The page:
Ethics of Social Media Usage in the Workplace
How do you know whether how a company monitors their employees’ behavior on social media is done in an ethical way? Social media is hugely important to businesses, but it is also incredibly risky. It could potentially be a huge misuse of resources, there is the potential for conflicts of interest, and then there is the issue of confidentiality. Unsurprisingly, the variety of compliance and ethical issues is something that many, including Matthew Knouff, are pondering over.
Properly Managing Social Media
Unfortunately, it is impossible to see social media as something separate from everything else. A business that does not take the initiative to have a social media strategy in place either exposes itself to too many risks, or misses out on a fantastic opportunity. Hence, strategic action has to be taken, not in the least to anticipate the direction in which this technology is moving.
One of the key issues with social media is that it is so vast. It incorporates:
- Communication – social networking sites, events, micro-blogs, and blogs.
- Collaboration – tagging, bookmarking, social news, wikis.
- Multimedia – live-casting, presentation sharing, media sharing, photography, video.
- Entertainment – game sharing, virtual worlds, media platforms.
It is vital the companies start by gaining an understanding of the overarching regulatory and legal standings, including:
- Regulation FD, which discusses how operation and financial information can be used outside of a business.
- HIPAA covers the privacy of employees.
- Intellectual property laws focus on the IP address of a business and how it can be shared socially.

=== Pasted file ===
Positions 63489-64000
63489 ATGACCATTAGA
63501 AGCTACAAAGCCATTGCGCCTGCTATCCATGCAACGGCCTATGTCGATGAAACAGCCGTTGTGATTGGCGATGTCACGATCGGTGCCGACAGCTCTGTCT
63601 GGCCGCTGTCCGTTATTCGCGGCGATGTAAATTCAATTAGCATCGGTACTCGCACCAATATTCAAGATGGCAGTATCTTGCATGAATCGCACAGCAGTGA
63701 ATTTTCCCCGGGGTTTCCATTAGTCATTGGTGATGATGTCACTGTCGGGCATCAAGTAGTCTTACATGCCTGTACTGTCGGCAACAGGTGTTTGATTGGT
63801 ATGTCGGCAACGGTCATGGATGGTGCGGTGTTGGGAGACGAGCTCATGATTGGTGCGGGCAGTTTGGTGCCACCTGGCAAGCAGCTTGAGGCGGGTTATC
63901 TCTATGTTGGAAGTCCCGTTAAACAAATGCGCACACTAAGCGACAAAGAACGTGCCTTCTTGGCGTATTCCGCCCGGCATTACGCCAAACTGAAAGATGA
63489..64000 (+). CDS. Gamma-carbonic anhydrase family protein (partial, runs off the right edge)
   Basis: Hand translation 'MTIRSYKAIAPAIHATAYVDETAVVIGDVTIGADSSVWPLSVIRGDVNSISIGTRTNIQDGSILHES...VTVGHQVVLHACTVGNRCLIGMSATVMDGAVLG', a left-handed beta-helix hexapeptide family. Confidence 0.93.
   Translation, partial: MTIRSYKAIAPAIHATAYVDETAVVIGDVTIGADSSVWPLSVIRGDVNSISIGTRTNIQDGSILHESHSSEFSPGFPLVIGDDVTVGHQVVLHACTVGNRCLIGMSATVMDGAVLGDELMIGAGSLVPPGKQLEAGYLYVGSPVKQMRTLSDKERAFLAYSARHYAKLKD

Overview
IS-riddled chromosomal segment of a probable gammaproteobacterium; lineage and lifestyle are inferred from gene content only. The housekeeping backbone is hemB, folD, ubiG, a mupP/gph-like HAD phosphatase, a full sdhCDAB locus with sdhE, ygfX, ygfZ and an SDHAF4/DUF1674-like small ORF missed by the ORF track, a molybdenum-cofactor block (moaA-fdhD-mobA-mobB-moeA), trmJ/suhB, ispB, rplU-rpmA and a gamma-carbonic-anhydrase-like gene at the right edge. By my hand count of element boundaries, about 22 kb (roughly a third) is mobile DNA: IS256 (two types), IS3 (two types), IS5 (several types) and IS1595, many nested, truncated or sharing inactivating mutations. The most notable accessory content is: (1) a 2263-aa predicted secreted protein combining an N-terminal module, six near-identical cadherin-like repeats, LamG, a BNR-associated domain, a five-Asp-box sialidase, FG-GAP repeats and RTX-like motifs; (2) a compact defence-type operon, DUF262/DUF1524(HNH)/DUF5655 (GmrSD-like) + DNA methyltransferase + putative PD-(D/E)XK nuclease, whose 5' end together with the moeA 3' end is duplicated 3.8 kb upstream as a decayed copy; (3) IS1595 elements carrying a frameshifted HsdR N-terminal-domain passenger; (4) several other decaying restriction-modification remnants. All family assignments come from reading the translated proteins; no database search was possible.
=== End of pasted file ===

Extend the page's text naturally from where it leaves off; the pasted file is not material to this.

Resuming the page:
- FINRA focuses on social networking sites and blogs.
These are just the ones that exist today, and new regulations and laws are being implemented on an almost daily basis.
There are three different ways in which companies can be affected by social media:
- How employees use the networks and tools for private use while at work.
- How employees use the networks and tools to promote the objectives of the business.
- What the rights and responsibilities are for external parties who engage with the business through social media.
It is vital, yet incredibly difficult, to determine how social media can be managed ethically. The first point, for instance, could also delve into the realms of how people behave when they are not at work, which could be unethical. In fact, this is now referred to as “Ethical Egoism”. This also refers to companies who now look at job applicants’ social media accounts before deciding to hire them. What companies should strive for is known as “Ethical Relativism”, which means that they can only look at, and make decisions based on, social media behavior that is relevant to their organization. Defining this, however, is proving to be almost impossible.
It is clear that the work of people like Matt Knouff, who are attempting to determine what ethics within the realms of social media mean, focusing on employee and employer behavior, but also on company exposure, personal use, and data mining, is vital to the future of the world. Social media isn’t going anywhere, it just has to be incorporated in the right manner.